Cincinnati had just beaten the Baltimore Ravens in a classic bare-knuckle brawl in front of 64,000 insane Bengals fans wondering how they could approach Mike Nugent to buy him an adult beverage for being awesome. But instead of a parade that passes through Fountain Square, Cedric Benson went all down-to-earth on us complaining about the offense, saying that they lacked identity. Marvin Lewis responded saying that this is the way it's going to be.
The following week Terrell Owens hinted at protection problems with the offensive line, even though in four of six games this year, Palmer has been sacked one time or less. The issue was more about pressure, having defensive players in Palmer's face, forcing him to throw off-balance, ditching technique for expediency. Owens would go on to say that while the team is making their own mental mistakes that's causing problems, the coaching staff wasn't taking his vast experience into much consideration.
And just over two weeks ago, we began feeling the impression that the players and coaches were starting to divide, ever so slightly with Palmer indirectly questioning the team's decision to pass on third-and-13 late in the fourth quarter with a seven-point lead.
Palmer will take every bit of the blame on his shoulders. If the wind picks up and knocks an attempted game-winning field goal off course, he'll take the blame saying that they should have picked up more yards on the drive, or scored more touchdowns earlier in the game. Sacked by a defensive end as the game is coming to a close, and Palmer will say that he should have released the football sooner. The defense gives up 400 yards to the opposing offense, Palmer will say that the Bengals offense should have done a better job controlling the football and keeping the opposition off the field. That's the type of teammate he is.
“I don’t think we’d run that play yet. As I said before, we were just a little bit off all game. When you’re playing teams in this league, those little mistakes can turn into big ones. That turned into an interception which ended up tying the game. We’re not going to beat people playing like that.”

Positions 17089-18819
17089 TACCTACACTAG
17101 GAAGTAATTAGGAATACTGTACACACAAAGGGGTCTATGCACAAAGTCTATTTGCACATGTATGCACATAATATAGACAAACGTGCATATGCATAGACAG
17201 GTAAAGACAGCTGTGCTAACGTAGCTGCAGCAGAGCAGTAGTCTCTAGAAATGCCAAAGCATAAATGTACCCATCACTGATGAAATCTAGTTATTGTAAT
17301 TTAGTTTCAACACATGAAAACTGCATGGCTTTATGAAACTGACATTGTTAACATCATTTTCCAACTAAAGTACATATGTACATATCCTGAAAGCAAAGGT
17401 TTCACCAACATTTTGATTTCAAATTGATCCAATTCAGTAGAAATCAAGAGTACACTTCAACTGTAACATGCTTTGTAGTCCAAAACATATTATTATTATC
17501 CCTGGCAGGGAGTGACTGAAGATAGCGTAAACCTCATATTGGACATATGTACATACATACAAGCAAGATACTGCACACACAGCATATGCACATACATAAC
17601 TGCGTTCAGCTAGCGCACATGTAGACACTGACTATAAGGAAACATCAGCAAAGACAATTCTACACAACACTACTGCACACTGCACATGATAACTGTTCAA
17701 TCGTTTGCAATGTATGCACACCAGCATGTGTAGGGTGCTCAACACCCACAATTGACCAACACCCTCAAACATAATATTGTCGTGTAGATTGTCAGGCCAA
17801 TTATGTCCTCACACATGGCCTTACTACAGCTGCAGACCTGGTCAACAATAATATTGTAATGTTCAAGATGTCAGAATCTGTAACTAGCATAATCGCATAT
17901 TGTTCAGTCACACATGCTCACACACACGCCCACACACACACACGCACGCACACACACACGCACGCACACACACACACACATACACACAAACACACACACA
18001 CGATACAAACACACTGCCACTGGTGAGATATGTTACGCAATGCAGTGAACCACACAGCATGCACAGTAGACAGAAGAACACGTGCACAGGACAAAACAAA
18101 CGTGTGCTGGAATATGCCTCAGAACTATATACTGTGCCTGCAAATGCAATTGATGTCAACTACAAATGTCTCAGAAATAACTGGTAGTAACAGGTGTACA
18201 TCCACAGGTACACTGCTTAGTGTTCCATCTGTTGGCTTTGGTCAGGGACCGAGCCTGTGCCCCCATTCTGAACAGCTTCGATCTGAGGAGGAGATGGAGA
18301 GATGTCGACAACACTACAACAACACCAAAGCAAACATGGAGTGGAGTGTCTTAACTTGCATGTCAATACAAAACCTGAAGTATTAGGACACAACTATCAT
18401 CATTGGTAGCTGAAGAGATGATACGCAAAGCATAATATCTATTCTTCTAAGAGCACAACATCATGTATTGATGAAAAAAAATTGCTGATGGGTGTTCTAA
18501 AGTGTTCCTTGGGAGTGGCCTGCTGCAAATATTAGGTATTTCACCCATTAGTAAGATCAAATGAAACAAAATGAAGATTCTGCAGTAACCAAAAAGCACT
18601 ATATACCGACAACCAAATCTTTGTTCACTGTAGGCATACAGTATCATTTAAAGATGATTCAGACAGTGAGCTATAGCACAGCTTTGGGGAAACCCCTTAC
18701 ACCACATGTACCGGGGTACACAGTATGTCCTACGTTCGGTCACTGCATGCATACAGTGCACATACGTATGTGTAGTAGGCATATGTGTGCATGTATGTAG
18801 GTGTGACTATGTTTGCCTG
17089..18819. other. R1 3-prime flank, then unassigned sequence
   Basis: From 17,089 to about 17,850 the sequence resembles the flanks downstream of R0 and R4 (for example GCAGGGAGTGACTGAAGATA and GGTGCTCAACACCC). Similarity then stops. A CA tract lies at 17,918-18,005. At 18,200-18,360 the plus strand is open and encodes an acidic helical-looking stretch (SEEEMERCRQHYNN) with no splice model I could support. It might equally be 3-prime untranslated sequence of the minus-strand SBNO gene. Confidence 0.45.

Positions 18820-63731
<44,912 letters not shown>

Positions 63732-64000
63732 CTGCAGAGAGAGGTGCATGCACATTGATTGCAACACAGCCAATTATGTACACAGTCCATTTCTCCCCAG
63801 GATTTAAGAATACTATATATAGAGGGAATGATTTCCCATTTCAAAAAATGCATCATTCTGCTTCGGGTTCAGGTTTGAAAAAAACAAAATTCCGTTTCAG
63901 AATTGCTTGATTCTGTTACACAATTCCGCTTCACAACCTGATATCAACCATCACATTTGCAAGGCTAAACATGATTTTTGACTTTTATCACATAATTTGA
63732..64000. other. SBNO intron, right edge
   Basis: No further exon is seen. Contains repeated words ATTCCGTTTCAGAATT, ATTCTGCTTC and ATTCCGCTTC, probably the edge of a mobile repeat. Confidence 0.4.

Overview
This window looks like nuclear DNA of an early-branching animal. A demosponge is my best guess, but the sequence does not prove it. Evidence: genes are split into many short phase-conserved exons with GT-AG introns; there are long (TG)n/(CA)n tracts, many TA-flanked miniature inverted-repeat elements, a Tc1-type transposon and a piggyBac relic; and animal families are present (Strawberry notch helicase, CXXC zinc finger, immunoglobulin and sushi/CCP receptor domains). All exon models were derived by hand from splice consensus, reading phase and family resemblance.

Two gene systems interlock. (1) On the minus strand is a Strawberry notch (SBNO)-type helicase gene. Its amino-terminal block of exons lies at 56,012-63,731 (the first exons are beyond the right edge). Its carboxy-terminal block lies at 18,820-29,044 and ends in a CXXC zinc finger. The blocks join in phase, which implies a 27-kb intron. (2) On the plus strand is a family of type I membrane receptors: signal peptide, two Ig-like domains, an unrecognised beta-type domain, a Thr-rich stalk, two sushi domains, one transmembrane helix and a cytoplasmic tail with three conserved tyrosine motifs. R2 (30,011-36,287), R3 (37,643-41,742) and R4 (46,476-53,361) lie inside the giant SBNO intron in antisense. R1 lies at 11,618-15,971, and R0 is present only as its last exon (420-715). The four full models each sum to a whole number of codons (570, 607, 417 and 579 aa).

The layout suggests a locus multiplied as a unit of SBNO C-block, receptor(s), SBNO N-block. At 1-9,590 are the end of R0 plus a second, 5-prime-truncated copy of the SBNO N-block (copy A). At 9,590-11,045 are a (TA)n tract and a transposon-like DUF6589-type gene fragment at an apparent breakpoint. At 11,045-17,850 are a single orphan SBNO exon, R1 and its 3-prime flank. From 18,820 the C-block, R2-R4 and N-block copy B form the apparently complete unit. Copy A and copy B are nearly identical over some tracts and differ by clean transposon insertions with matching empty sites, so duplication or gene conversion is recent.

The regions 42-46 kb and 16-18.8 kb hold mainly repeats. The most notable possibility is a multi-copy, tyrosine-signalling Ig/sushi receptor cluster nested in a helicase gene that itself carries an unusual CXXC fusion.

Since then, things have simmered down. Players aren't speaking out and the offense is starting to get comfortable in three wide receiver, single-back formations and the no-huddle offense.
“Offensively, we’re a different football team than we were last year and we had to find ourselves,” said Whitworth before Thursday’s practice. “I think we’re well on our way in a groove we’re comfortable in.
“Yeah, I think that you feel comfortable enough with some of the great guys that can catch the football and do good things with it and, honestly, we have a line we can move people and run the ball in a one-back set ... it’s a different style, faster pace. Less big, brute running people over. Using skill guys and different players we want to get their hands on the ball and make plays. So it’s just a little different where last year we were handing it off every play and going for short third downs. This year it’s a different style.”
And it shows. According to Geoff Hobson, the Bengals offense has recorded 1,240 yards of total offense in the past three games (all losses), which is the most during a three-game stretch since exploding for 1,318 yards against the Chargers, Saints and Browns.
Here's the breakdown, comparing the offense in the first half of the season (first three games) and the second half (last three games)
|First Three Games||Last Three Games|
Yet, you wonder, they lost. True. But as we've started pointing out this week, we can hardly put the blame of that on the offense. Look at the defensive breakdown, breaking it down to two halves -- the first three games, the last three games.
|First Three Games||Last Three Games|
It's 2007 all over again.